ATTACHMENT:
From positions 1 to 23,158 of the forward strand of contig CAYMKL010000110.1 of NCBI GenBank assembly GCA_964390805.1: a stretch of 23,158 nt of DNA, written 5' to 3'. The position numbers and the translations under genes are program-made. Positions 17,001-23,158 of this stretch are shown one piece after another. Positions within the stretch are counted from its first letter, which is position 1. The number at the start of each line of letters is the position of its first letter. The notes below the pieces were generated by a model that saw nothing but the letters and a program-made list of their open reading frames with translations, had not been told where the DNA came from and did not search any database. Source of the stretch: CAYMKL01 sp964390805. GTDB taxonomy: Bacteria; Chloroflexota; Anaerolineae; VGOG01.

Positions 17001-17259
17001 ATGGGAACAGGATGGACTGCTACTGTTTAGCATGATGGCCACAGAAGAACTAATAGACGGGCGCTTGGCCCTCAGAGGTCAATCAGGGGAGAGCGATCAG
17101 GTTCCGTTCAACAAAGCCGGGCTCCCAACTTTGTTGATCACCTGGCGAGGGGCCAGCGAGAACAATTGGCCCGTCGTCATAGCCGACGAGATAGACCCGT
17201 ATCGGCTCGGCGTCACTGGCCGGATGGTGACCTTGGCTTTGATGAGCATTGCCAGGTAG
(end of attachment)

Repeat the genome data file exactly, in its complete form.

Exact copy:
From positions 1 to 23,158 of the forward strand of contig CAYMKL010000110.1 of NCBI GenBank assembly GCA_964390805.1: a stretch of 23,158 nt of DNA, written 5' to 3'. The position numbers and the translations under genes are program-made. Positions 17,001-23,158 of this stretch are shown one piece after another. Positions within the stretch are counted from its first letter, which is position 1. The number at the start of each line of letters is the position of its first letter. The notes below the pieces were generated by a model that saw nothing but the letters and a program-made list of their open reading frames with translations, had not been told where the DNA came from and did not search any database. Source of the stretch: CAYMKL01 sp964390805. GTDB taxonomy: Bacteria; Chloroflexota; Anaerolineae; VGOG01.

Positions 17001-17259
17001 ATGGGAACAGGATGGACTGCTACTGTTTAGCATGATGGCCACAGAAGAACTAATAGACGGGCGCTTGGCCCTCAGAGGTCAATCAGGGGAGAGCGATCAG
17101 GTTCCGTTCAACAAAGCCGGGCTCCCAACTTTGTTGATCACCTGGCGAGGGGCCAGCGAGAACAATTGGCCCGTCGTCATAGCCGACGAGATAGACCCGT
17201 ATCGGCTCGGCGTCACTGGCCGGATGGTGACCTTGGCTTTGATGAGCATTGCCAGGTAG